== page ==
A sampling of the musicians, poets and artists who will be participating in the fourth annual 4 Corners Festival took part in its launch today in the newly-opened Girdwood Community Hub in North Belfast. Building on this year’s theme of ‘The Art of Listening,’ the organisers encouraged people to begin reflecting on this idea and to approach the festival with ears and hearts open.
This year’s programme includes 15 events, ranging from music, discussions, art, poetry, film, and a churches’ walk. All events are free, with the organisers – who are all volunteers – asking only for donations to help cover costs.
The festival’s motto is ‘Bringing Belfast Together’, which it aims to do by strategically placing events in the north, south, east and west of the city. In this way the festival is designed to encourage people to leave their familiar corners of the city and to cross mental, geographical and spiritual boundaries. Given this year’s ‘art of listening’ theme, the aim is to create spaces where people will hear some things they may never have heard before.
The festival was conceived by Rev Steve Stockman of Fitzroy Presbyterian and Fr Martin Magill of Sacred Heart parish. It has been organised by a small group of Christians from all four corners of the city.
Speaking about a screening of the BBC True North documentary at Stormont on 5 February at 7.30 pm, Rev Stockman shared how he had been channel-surfing one evening and stumbled across the programme. When he heard a loyalist bandsman say his ‘favourite day is the 12th of July,’ he said he almost changed the channel right away, as this comment seemed to confirm his own stereotypes. But he kept the programme on and was moved when he heard a young bandsman say how people ‘looked at the uniform’ and thought he must be ‘bad.’
Stockman said that he could see the pain in the young man’s ‘soul’ when he said that, and that this was a wake-up call for him personally to try and listen better to those he might normally dismiss.
This year’s festival also features an opportunity for ‘listening to our young leaders’, an invitation-only event on 5 February at Ulster University. Fr Magill explained how this event had grown out of a peace walk for young people in North Belfast prior to Christmas, where he had been impressed by the leadership and maturity of those who took part.
A 4 Corners Schools art competition also encouraged the city’s young talent. The winner of the competition, Adam McParland from Corpus Christi College, will be recognised at the festival closing event, ‘Dreamers and Visionaries’, on 7 February at St Nicholas’ Church at 7 pm. McParland’s art features key landmarks from the corners of the city. As McParland explained in text that accompanies the work, a small lamppost in the right-hand corner symbolises ‘hope.’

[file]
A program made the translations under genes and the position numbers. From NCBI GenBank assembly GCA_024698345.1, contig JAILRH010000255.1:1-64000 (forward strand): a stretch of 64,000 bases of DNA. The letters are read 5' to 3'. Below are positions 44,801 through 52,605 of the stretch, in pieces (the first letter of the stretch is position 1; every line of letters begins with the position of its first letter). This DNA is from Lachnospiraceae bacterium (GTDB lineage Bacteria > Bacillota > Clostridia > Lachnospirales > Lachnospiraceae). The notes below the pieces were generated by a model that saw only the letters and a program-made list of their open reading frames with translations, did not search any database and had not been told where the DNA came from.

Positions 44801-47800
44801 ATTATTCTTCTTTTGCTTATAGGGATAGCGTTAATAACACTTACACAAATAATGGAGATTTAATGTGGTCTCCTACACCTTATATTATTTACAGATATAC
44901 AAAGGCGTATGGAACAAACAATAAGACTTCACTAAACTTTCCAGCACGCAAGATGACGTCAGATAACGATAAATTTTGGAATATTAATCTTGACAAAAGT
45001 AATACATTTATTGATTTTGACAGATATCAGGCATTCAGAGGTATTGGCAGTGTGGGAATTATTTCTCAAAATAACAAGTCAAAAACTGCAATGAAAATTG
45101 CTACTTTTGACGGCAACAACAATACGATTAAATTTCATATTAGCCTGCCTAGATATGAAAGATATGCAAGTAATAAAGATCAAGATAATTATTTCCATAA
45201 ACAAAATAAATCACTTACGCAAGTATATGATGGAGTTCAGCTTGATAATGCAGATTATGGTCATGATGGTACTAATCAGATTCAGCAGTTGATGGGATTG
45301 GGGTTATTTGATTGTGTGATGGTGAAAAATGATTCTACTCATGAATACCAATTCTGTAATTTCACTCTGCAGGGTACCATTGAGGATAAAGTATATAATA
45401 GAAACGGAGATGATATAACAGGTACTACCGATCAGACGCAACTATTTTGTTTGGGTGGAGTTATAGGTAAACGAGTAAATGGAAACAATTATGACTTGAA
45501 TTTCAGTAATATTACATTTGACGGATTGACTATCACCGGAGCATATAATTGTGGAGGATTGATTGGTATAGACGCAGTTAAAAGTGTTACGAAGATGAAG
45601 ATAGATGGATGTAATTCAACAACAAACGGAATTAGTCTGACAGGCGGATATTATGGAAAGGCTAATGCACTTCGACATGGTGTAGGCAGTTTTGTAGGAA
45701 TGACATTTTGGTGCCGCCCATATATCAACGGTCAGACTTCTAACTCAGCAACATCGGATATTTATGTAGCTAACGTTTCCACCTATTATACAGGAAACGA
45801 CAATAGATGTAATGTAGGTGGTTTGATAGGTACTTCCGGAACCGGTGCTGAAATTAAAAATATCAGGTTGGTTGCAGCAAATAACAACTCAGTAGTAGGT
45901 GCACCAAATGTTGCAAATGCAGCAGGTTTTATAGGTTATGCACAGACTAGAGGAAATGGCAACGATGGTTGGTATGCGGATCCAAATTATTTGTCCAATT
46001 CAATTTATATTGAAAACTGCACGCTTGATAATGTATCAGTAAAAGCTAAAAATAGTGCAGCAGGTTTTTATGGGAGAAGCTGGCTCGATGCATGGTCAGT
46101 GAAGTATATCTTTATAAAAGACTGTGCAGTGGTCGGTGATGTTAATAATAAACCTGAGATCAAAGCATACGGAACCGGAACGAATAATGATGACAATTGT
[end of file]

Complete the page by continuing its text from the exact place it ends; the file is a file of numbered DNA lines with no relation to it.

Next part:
Poet Jim Deeds, who will be speaking at the ‘Dreamers and Visionaries’ event, read two of his poems. The first, ‘A Belfast River,’ was inspired by the river in the Falls Park. He wrote it yesterday in preparation for the launch. The second, ‘A Prayer for the City,’ he wrote earlier in the year as he pondered the effect that previous 4 Corners Festivals had on him. You can listen to both of the poems here.
Deeds’ ‘A Prayer for the City’ reflects on the ‘corners,’ ‘quarters,’ ‘have’s,’ and ‘have nots’ of the city, capturing the spirit of the festival as it strives to listen to citizens from a variety of backgrounds. In that vein, Rev David Campton spoke about an event, ‘Voices of the New Belfast,’ on 2 February in Youth Initiatives Belfast at 7.30 pm, which will screen a documentary featuring the real stories of various people who have come to live in Belfast over the past number of years. The first event of the festival, ‘From Syria … with Grace’, on 28 January in City Hall at 7.15 pm, also makes space for voices from away. It is an information and discussion evening, co-organised with Embrace, about how Belfast churches can respond to the refugee crisis.
Singer songwriters Chris Wilson and Hannah McPhillimy, who will both be performing in the ‘Songs of the City’ event on 6 February at the Duncairn Centre at 7.30, also lent their talents to the launch. As ‘Songs of City’ will feature both original songs and covers of songs about the city, Wilson played his own ‘Fragile’, while McPhillimy performed Snow Patrol’s ‘Take Back the City.’ You can listen to them here.
Photo of Steve Stockman, Hannah McPhillimy and Martin Magill. Photos and videos by Brian O’Neill.
Disclaimer: I am one of the Festival organisers and I was MC at the launch.
Gladys is a Research Fellow in the Senator George J Mitchell Institute for Global Peace, Security and Justice at Queen’s University Belfast. She also blogs on religion and politics at www.gladysganiel.com